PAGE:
Devotion to Our Lady of Perpetual Help was already well established in Teresina (Brazil) when Irish Redemptorists replaced their American brethren there in 1964.

“The spread of devotion from Limerick shows how faithfully Irish Redemptorists have taken the mandate of Blessed Pope Pius IX,” Fr Enright said.

In his address at the launch of the Jubilee Pilgrimage, Archbishop Martin said that, “Despite a growing interest here in Ireland in icons, there is still a lack of widespread understanding of what an icon is in religious art. Icons are not photographs.”

“They are not attempts by an artist to portray his or her personal ideas of how Jesus or the Blessed Virgin or a Saint may possibly have looked like. They are more like an impressionist portrait than a photograph: their task is to lead us in contemplation into the mystery of God.”

An icon speaks to the heart and evokes prayerful reflection, the Archbishop explained.

“An icon is an attempt to draw us into something deeper, rather than define a static flash-photographic image. That is why the image of Our Lady of Perpetual Help has touched hearts all around the word.”

He added that it is an attempt to draw us into the Mystery of a God who wishes to be close to us in all things and especially in those times when we are in distress or anxiety or troubled by a sense of helplessness.

“It is not an image which tries to cover up our powerlessness, an opium of the people. It is an image which enables us to realise that in every moment of distress God is there with his compassion and care.”

“In that way, the icon of the Mother of Perpetual Help is an icon of the Jubilee Year of Mercy proclaimed by Pope Francis: a reminder of the fact that compassion and care are icons of who God is and who we should become.”

At the launch, Fr Enright said the Redemptorists have learned through their ‘Annual Novenas’ in Limerick and elsewhere that “many people on this island still value the opportunity to pray together and show devotion. Devotion to the ‘Mother of Perpetual Help’ is important to many people here in Ireland and all around the world – and these 150th anniversary celebrations reflect this reality.”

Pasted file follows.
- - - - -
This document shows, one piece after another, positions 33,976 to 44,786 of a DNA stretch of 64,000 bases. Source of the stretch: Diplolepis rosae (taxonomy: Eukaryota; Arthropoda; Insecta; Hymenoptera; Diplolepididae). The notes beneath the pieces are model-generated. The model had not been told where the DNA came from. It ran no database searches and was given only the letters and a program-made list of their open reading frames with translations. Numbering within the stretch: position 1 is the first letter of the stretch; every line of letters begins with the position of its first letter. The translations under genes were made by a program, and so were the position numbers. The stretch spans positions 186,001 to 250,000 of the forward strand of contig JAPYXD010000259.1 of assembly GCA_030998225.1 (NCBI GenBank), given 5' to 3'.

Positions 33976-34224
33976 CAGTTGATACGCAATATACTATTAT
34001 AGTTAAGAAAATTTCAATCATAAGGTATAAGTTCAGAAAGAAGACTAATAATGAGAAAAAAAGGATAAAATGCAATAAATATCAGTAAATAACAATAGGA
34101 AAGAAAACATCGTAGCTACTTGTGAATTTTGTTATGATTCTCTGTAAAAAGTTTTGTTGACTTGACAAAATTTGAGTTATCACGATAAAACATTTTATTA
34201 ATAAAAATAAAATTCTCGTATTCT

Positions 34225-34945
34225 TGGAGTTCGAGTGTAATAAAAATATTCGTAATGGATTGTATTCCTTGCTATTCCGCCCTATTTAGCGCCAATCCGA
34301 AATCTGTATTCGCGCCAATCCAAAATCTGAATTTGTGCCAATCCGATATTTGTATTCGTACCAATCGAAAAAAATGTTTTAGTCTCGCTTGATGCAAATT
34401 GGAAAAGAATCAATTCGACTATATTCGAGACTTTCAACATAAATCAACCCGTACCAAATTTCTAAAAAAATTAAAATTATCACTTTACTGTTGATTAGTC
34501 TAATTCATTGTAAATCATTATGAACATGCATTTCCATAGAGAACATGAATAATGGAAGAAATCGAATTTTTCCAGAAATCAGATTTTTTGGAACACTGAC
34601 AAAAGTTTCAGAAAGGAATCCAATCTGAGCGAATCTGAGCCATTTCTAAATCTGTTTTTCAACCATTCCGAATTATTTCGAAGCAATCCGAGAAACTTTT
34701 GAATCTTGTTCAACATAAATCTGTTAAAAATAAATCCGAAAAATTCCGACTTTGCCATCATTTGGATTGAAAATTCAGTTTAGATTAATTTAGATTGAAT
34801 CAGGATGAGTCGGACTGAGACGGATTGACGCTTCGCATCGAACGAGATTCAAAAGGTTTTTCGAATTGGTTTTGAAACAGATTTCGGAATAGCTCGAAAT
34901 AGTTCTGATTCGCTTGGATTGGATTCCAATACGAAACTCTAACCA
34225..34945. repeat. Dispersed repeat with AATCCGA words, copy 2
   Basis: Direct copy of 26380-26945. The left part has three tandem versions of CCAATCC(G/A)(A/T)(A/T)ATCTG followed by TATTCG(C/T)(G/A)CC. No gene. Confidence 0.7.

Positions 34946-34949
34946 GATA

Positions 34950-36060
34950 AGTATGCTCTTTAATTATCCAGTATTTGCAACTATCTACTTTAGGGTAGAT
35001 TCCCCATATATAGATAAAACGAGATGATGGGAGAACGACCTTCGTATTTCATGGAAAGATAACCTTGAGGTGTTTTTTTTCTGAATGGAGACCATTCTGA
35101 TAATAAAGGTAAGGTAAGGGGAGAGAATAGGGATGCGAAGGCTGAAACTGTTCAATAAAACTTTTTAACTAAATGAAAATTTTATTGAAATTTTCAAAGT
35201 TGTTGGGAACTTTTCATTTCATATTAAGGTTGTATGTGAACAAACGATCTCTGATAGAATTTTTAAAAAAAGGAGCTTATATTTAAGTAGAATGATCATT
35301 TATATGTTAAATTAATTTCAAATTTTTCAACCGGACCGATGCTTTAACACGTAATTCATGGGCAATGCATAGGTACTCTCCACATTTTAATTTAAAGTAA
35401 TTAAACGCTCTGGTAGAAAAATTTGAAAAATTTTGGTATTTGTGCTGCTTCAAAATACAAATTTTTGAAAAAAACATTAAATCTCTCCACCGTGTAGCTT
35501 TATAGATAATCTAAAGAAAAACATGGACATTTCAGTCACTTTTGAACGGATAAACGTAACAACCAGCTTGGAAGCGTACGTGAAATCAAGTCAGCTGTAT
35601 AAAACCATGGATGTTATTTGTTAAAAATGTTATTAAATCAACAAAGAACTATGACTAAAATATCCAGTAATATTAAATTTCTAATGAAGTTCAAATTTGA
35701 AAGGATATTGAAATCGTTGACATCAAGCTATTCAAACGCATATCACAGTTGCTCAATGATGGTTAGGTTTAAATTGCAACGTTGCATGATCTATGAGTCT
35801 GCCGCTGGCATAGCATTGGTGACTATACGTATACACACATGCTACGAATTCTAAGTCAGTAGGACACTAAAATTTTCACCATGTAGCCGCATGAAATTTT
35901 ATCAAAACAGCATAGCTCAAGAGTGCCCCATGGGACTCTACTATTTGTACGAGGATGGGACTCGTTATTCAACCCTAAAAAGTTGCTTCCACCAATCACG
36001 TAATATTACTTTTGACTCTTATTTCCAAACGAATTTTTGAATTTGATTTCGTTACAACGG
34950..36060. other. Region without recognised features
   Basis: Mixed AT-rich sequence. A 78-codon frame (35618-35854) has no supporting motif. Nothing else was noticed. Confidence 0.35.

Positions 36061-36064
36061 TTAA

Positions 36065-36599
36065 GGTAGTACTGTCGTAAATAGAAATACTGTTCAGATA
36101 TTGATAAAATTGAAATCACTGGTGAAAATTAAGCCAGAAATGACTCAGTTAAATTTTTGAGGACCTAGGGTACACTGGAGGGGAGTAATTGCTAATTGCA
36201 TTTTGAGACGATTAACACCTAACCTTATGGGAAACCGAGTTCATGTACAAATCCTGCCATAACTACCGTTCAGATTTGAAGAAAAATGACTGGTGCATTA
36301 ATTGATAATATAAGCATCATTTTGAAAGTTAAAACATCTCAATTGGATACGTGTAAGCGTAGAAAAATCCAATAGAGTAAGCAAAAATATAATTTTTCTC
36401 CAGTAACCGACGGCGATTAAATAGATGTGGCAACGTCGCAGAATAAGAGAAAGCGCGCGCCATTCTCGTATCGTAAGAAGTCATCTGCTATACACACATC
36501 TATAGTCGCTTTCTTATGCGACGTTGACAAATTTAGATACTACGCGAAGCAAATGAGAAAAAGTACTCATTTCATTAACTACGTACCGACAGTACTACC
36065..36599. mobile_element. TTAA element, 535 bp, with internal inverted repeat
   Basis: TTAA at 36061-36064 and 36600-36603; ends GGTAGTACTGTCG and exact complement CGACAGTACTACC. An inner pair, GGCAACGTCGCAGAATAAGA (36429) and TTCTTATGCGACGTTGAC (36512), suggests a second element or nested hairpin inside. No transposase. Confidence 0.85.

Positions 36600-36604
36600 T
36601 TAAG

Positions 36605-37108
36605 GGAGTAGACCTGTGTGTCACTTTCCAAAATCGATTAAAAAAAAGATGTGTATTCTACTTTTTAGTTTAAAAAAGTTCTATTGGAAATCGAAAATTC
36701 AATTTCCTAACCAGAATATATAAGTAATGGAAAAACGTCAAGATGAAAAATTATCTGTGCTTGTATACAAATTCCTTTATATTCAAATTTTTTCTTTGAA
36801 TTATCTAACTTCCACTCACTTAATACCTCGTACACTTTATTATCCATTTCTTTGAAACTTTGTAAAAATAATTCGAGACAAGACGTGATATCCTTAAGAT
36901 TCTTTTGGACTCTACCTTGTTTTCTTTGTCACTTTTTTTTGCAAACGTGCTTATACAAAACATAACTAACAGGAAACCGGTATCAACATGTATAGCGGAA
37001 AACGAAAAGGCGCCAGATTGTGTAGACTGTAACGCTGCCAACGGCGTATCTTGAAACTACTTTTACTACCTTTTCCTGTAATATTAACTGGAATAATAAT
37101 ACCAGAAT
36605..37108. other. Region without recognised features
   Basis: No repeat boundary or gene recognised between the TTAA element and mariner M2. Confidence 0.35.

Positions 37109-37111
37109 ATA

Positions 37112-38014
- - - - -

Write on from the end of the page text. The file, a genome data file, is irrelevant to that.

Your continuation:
The 150th Jubilee Pilgrimage will begin in Limerick on the evening of 4 April. The Papal Nuncio, Archbishop Charles Brown will bless a new outdoor ‘Mother of Perpetual Help’ shrine in the grounds of Mount St Alphonsus.

The statue was carved by Seamus Murphy for the Redemptorists in 1959 and is being relocated to Limerick as part of the Jubilee celebrations.

The Pilgrim Icon of the ‘Mother of Perpetual Help’ will be taken in procession from the Redemptorists to St John’s Cathedral where Archbishop Brown will be the chief celebrant at a Jubilee Mass at 7.30pm.

This will be followed by an evening of prayer and an all-night vigil.

The Pilgrim Icon will be taken to a Limerick centre for the homeless on the morning of 5 April, after which the Redemptorists will host a lunch for the homeless.

The pilgrim journey of the icon will conclude in Clonard Monastery in Belfast on 15 May.

Full programme of jubilee events can be found at: